For context, JANKOWSKI’S BUNTING is a very rare bird indeed.  After a serious and precipitous decline over much of its traditional range in NE China, Russia and N Korea, the known population is in the low 100s.  Little is known about its winter range.  Most literature suggests that they remain on the breeding grounds or, perhaps, move south a little if heavy snow prevents these ground feeders from finding food.  Indeed, although few people are looking, there are several winter records from the breeding sites in Inner Mongolia.  There is only one previous record of JANKOWSKI’S BUNTING in Beijing – two specimens collected from The Summer Palace in February and March 1941 (now in the Natural History Museum at Tring).   Of course, in 1941, the population of JANKOWSKI’S BUNTING was very likely considerably larger so I think it’s fair to say that Beijing birders had given up all hope of another JANKOWSKI’S BUNTING turning up in the capital.

As I sat in my car about to drive from Sandy to Norfolk, I contemplated the magnitude of a JANKOWSKI’S BUNTING in Beijing.  I replied to Xing Chao saying that I thought it probably was one but asking whether he had more photos.  Thoughts then jumped to when I would be back in Beijing..  With my return flight from London planned on Monday, I would arrive in Beijing on Tuesday afternoon and could potentially visit the site on Wednesday.  Would it still be there?

Xing Chao responded the following day with two more photos, also sent to Paul Holt.

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JANKOWSKI’S BUNTING, Miyun Reservoir, 9 January 2016. Photo by Xing Chao.
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JANKOWSKI’S BUNTING, Miyun Reservoir, 9 January 2016. Photo by Xing Chao.

These additional photos clearly showed two very pale and prominent wing-bars, a good feature of JANKOWSKI’S BUNTING vs the main confusion species, MEADOW BUNTING.  Gulp.  Paul replied that he also thought it was a JANKOWSKI’S! I encouraged Xing Chao to put out the news on the Birding Beijing WeChat group and, rightly so, there followed plaudit after plaudit.  Not only was there a JANKWOWSKI’S BUNTING in Beijing but it had been found by young Chinese birders – brilliant!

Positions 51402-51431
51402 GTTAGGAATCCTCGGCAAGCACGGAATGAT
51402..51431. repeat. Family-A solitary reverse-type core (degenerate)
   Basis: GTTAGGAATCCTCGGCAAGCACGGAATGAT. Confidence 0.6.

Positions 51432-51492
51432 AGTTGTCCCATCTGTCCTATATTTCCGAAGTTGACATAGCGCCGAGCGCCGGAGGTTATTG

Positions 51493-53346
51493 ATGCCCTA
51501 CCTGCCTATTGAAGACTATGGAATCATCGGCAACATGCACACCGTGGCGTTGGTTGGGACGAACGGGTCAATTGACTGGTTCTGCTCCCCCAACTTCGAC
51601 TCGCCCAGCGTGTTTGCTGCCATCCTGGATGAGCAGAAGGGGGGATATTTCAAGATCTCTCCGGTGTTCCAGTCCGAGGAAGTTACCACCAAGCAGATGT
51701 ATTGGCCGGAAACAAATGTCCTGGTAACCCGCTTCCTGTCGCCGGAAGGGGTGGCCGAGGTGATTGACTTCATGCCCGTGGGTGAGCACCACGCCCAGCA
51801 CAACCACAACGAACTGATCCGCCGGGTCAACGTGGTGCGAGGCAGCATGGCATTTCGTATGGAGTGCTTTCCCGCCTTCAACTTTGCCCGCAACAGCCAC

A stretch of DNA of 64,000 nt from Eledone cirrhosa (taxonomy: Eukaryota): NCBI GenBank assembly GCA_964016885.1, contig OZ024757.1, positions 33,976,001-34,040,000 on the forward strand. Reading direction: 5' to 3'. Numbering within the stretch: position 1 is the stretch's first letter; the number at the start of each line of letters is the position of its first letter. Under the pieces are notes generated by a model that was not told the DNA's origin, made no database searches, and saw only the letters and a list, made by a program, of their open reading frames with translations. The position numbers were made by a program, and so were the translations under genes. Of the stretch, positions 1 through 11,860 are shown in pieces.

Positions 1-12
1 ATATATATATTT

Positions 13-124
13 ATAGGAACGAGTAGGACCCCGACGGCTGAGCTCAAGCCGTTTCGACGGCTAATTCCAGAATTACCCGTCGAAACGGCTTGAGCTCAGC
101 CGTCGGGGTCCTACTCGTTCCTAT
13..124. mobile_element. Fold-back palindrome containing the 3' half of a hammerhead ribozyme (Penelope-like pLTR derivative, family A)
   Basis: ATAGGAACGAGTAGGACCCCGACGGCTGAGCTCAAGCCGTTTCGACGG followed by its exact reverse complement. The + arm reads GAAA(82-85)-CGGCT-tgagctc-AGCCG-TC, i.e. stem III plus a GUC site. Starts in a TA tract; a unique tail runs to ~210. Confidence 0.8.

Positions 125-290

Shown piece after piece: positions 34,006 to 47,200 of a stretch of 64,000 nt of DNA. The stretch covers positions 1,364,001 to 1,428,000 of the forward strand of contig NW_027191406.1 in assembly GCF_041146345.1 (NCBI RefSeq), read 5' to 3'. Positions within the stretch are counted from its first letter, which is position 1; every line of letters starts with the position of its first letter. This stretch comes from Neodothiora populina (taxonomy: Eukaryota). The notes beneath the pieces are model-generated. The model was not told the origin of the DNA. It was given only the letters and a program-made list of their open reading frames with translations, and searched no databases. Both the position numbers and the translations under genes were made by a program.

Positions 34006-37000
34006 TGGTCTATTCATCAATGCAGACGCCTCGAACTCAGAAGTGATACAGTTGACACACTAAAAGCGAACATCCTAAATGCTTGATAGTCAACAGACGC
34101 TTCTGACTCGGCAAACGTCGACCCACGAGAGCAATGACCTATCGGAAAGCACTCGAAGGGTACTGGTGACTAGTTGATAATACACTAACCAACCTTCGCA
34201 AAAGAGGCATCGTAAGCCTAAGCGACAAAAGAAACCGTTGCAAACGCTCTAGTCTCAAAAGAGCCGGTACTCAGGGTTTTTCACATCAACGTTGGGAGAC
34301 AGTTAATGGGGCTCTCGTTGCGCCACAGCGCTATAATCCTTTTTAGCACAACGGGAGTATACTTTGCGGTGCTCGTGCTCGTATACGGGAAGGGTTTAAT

And so, fast forward 3 days and I had arrived back in Beijing and immediately arranged to visit the site on Wednesday in the company of the two finders and Dutch birder, Ben Wielstra.

After leaving central Beijing at 0600 we arrived on site around 0800.  It was a beautiful, but cold, morning with the temperature around -15 degrees Celsius thankfully accompanied by almost no wind.  The first hour or so produced several PALLAS’S BUNTINGS, 2 JAPANESE REED BUNTINGS, SIBERIAN ACCENTOR, COMMON CRANE, JAPANESE QUAIL, MONGOLIAN LARK, 2 LONG-EARED OWLS, ROUGH-LEGGED and UPLAND BUZZARDS, SAKER, MERLIN and HEN HARRIER but no JANKOWSKI’S.

We split into two groups to cover more ground and, shortly after that, I could see Ben waving frantically.  He had just seen – very well – a male JANKOWSKI’S!  Unfortunately, by the time I reached him, Xing Chao and Huang Mujiao, the bird had disappeared.  After a vigil of an hour or so at this spot, we began to widen our search.  Soon we happened upon a small flock of largish, long-tailed buntings.  As they occasionally sat up in the bare branches of some nearby shrubs, we could see that at least two had dark belly markings, although not as substantial as seen on adult males.  Another feature stood out on these birds – strikingly pale double wingbars.  It slowly dawned on us that we were looking at not one JANKOWSKI’S but a small flock!

We spent the remainder of the day with these birds, observing them, listening to their distinctive calls (a single Meadow/Japanese Reed Bunting like “tsip” and a “chup” call most often uttered in flight) and trying to photograph as many as possible.  Some of the birds were in interesting plumages that had not been photographed, or even described, before.

2016-01-13 Jankowski's Bunting female

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2016-01-13 Jankowski's Bunting 12-1

2016-01-13 Jankowski's Bunting 3-1

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2016-01-13 Jankowski's Bunting 8-1

2016-01-13 Jankowski's Bunting 6-1

We counted at least 7 individuals in the group and were elated.  What a privilege to see so many of these globally endangered birds together in one spot… and exhibiting such fascinating plumages.  As the light began to fade we reluctantly tore ourselves away and began the drive back to Beijing.  What a day!

Two days later, on Friday, Paul Holt visited the site with Gabriel David.  They, too, enjoyed a very special day and, fantastically, counted 9 JANKOWSKI’S!